Image: Sue Bentley/FreeBibleimages.org
This whole week, beginning today, we will be listening to post-resurrection narratives from the Gospels (and from the Book of Acts). We'll hear about Mary Magdalene and the other women running to tell the disciples. We'll hear about a gardener who turns out to be Jesus. We'll also hear about two disciples whose hearts were burning within them as they walked along the road with a stranger. We are going to hear about how the disciples were scared, troubled and confused.
Perhaps the Gospel that is most honest to what was really going on with the disciples those first days is Mark.
“He upbraided them for their lack of faith and stubbornness, because they had not believed...” (see Mark 16:9-15)
I think it would have been great to be there when Christ appeared to the disciples, but I would not have wanted to be there to be scolded by Jesus.
Not the way Mark describes it.
It is very common in the Gospel of Mark to have disciples who just don’t get it. Mark is the shortest of the 4 Gospels – probably the one written first and probably written in haste to give hope to an early Christian community that was persecuted.
The Gospel is only 16 chapters long and is full of phrases like ,”and suddenly...” and “they went in haste...” and “immediately...” There is an urgency to the Gospel of Mark. Mark also presents a very real Jesus – one who gets upset, he’s troubled, he gets angry, he laughs. And the disciples are very confused. Jesus keeps telling them that he’s going to die, he shows them that he’s the son of God and they just don’t get it.
The Gospel we hear at the Easter Vigil this year is from the first ending of the Gospel of Mark. The earliest manuscripts with the Gospel end in chapter 16, verse 8: The women go to the tomb and an angel tells them that Jesus is alive and to go tell the disciples to wait for him in Galilee. Then the women run away, “and don’t say anything to anyone, for they were afraid.”
On the first Saturday of Easter we will hear the second ending to the Gospel of Mark.
This second ending is believed to have been written much later – it’s an addition and it’s not very specific. It’s a very short resurrection narrative. But, what do we have? Mary tells the disciples that Jesus is alive and they don’t believe it. The two disciples who were out in the country (presumably the two on the way to Emmaus), tell them that Jesus is alive and they don’t believe it. And this is why I would not have wanted to be there.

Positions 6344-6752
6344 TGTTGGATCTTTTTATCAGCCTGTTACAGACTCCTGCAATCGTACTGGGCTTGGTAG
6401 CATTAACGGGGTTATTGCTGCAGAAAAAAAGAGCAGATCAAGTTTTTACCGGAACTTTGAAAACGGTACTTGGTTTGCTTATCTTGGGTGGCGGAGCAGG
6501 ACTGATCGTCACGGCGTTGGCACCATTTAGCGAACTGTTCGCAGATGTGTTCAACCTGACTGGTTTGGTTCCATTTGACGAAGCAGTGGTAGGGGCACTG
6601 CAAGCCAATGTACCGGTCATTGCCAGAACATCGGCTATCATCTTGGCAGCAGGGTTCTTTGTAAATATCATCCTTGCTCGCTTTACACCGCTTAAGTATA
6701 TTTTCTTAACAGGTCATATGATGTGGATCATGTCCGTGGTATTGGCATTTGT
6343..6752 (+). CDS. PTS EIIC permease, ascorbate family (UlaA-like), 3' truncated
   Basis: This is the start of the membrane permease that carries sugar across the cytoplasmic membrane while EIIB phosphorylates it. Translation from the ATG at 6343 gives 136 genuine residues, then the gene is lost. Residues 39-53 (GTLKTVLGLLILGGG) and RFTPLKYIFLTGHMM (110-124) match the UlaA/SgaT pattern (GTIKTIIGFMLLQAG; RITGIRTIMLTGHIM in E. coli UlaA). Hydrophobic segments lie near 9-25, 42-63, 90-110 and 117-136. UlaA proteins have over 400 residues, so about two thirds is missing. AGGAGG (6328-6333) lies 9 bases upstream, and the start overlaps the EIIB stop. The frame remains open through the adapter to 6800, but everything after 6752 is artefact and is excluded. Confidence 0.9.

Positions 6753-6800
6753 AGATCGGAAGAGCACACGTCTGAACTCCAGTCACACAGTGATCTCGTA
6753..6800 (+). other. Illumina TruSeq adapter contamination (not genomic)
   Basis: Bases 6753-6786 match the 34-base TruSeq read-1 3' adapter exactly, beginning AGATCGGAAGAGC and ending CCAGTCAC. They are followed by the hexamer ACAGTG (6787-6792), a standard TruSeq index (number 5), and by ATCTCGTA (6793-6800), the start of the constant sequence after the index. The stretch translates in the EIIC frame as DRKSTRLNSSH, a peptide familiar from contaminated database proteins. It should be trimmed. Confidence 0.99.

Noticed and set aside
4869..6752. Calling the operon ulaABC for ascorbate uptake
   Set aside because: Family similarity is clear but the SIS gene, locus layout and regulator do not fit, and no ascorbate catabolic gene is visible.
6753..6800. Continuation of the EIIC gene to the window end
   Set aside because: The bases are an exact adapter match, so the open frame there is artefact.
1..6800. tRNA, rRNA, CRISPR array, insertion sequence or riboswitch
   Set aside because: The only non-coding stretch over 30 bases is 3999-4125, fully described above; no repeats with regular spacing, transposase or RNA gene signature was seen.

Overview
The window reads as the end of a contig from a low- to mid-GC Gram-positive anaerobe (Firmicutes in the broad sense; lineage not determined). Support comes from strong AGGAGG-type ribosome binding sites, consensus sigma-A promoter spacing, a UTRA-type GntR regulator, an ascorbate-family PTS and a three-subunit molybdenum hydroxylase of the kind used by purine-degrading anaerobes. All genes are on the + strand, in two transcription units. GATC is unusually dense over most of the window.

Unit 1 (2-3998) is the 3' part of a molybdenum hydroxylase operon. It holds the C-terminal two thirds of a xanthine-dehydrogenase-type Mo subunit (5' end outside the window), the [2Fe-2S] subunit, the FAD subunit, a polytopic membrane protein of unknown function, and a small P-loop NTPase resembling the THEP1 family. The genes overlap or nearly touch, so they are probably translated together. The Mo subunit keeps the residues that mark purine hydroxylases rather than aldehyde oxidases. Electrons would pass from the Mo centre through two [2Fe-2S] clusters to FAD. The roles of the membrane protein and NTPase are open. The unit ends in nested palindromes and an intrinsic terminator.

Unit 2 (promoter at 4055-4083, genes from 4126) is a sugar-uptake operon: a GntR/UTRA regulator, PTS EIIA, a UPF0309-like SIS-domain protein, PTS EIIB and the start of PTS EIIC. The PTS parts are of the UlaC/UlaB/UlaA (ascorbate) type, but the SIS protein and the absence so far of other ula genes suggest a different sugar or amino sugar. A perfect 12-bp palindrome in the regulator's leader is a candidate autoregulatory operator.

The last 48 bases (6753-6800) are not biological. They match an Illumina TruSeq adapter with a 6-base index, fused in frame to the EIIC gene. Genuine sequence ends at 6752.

Because I would not have believed it either.
Had I been there, I would have seen Jesus arrested and saw him killed. This man whom we thought would be the salvation of Israel, is dead – it’s over. And the disciples thought, "we’re probably next!"
I would have been up there, “mourning and weeping,” scared, despairing with no hope. And Jesus appears and it’s like old times “you guys didn’t get it.... well, do you get it now?” He upbraids them – he scolds them – like a parent corrects a child.
It’s a loving thing to do.
Psalm 118 tells us that this is something God does when we sin: “The Lord has punished me severely, but he did not give me over to death.”
But Jesus doesn’t punish severely; he corrects, lovingly and then He probably forgives.
Then.... “ok guys, let’s move on... it’s show time!” And he sends them to proclaim the good news to the whole creation.
This is what resurrection is all about: Jesus makes all things new.
He takes these guys who don’t get it, who don’t believe, who lack faith and who are stubborn and turns them into evangelists. We see the results in the book of Acts.
In Acts 4:13-21, Peter and John (who were, according to Mark also lacking in faith and belief), just healed a paralytic and 5000 people were converted and baptised. They just faced-off with the scribes and the Sadducees, and they stand up to the Chief Priests, Anas and Caiaphas – those guys who condemned Jesus – and speak to them with an authority that only Jesus can give.
This is really Good News!
It's true, because, who does not struggle with unbelief, with lack of faith? Who does not struggle with fear and despair? But that’s OK. Jesus doesn’t dwell on that; He takes it and makes it new. He can still turn us into proclaimers – into evangelists.
He sent the Holy Spirit to the disciples but we have also received the Holy Spirit. We receive it at Baptism and at Confirmation. In fact, we receive the Holy Spirit with every Sacrament and we receive it in a special way every time we go to Mass and gather around the Eucharistic table.
And every time, at Mass, we are sent: The priest (or deacon) at the end of Mass will say, “Go and announce the Gospel of the Lord”
That’s code for “Go proclaim the good news to the whole world.”
We go to Mass with our fears, our sadness, our despair, our lack of faith, our stubbornness and lack of belief and Jesus appears to us. He makes himself present to us in the Word and in the Sacrament. He corrects us and teaches us through his Word and forgives us. He gives us his Holy Spirit and then He sends us off to proclaim the Good News.
That’s the meaning of Easter.
But it’s not just the story of the Acts of the Apostles. It’s our story too.
It happens to us.
Every week, Deacon Pedro takes a particular topic apart, not so much to explore or explain the subject to its fullness, but rather to provide insights that will deepen our understanding of the subject. And don’t worry, at the end of the day he always puts the pieces back together. There are no limits to deaconstructing: Write to him and ask any questions about the faith or Church teaching: firstname.lastname@example.org @deaconpedrogm